This exhibit also travels to regional and extension campuses, and has thus far been viewed at Ohio University Cleveland, Eastern, and Lancaster. You may view the exhibit at Ohio University Southern from September 6, 2019-October 4, 2019.
To request a visit to a regional or extension campus, please email firstname.lastname@example.org. To view the exhibit online, please visit: https://ohiotoday.org/fall-2018/what-were-you-wearing/
For information about the origins of the exhibit nationally, and to find out how to have your own installation, please visit: https://sapec.ku.edu/what-were-you-wearing
Through the Survivors' Lens
Through the Survivors’ Lens provides a compelling, visual means for provoking thought and reflection within the University community much like the Monument Quilt did in Fall 2017, and the What Were You Wearing Exhibit in Fall 2018. Fifty-two photographs are presented, from twenty survivors. Some photographs reflect childhood trauma, sexual violence in college and domestic violence in long-term marital relationships. Everyone can experience the exhibit in different ways. In the physical exhibit, braille is provided, as is audio recordings, with item descriptions of the photographs.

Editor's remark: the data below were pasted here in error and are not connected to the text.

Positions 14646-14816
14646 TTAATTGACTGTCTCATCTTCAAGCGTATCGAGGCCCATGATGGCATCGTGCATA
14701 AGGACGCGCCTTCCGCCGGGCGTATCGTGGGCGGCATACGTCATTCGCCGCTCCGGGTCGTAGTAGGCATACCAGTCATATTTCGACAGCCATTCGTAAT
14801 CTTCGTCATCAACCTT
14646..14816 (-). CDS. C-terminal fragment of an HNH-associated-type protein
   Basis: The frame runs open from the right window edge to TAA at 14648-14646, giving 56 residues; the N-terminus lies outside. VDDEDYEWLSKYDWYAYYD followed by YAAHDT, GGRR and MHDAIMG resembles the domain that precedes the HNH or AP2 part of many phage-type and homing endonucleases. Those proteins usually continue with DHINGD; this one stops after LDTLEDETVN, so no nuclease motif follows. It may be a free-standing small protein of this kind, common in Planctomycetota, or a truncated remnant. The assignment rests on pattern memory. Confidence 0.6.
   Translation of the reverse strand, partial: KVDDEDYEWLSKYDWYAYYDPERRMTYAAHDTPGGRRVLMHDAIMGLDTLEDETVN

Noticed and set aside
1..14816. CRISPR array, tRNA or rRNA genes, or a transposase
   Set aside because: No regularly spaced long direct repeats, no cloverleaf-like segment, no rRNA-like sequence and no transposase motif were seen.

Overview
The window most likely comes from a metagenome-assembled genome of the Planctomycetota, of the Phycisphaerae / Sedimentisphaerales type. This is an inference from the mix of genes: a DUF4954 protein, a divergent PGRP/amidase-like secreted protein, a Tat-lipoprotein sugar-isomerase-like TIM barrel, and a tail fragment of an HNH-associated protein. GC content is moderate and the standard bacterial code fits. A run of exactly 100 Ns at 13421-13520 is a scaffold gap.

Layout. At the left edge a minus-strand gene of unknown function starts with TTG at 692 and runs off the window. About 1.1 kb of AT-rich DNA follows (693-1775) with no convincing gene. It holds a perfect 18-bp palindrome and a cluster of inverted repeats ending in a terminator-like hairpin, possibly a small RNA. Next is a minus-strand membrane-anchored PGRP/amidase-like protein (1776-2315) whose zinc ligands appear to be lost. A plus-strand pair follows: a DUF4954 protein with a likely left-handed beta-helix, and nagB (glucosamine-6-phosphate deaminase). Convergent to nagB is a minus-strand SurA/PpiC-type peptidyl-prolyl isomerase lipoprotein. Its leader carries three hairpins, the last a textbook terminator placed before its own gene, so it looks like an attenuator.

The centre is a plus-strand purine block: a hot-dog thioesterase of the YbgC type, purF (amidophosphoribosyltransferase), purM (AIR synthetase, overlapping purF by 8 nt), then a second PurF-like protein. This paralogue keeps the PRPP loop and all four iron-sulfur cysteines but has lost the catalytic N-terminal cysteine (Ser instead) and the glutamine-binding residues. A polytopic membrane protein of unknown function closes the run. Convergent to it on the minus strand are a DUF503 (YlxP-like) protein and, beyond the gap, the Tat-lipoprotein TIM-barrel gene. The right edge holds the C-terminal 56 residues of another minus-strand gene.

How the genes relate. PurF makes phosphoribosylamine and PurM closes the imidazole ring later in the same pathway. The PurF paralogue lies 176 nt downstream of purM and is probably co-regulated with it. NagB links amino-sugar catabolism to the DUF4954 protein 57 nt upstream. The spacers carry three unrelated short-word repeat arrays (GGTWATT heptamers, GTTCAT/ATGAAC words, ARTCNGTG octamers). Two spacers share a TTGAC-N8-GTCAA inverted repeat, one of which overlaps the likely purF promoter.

Experience the exhibit online: The Women's Center is honored to announce that a 360-immersive virtual exhibit for Through the Survivors' Lens (a photography exhibit about sexual assault, dating violence, domestic violence, harassment, and stalking) is now available through the OHIO Women magazine due to an incredible partnership with the Ohio University Grid Lab and Ohio University's Office of Instructional Innovation.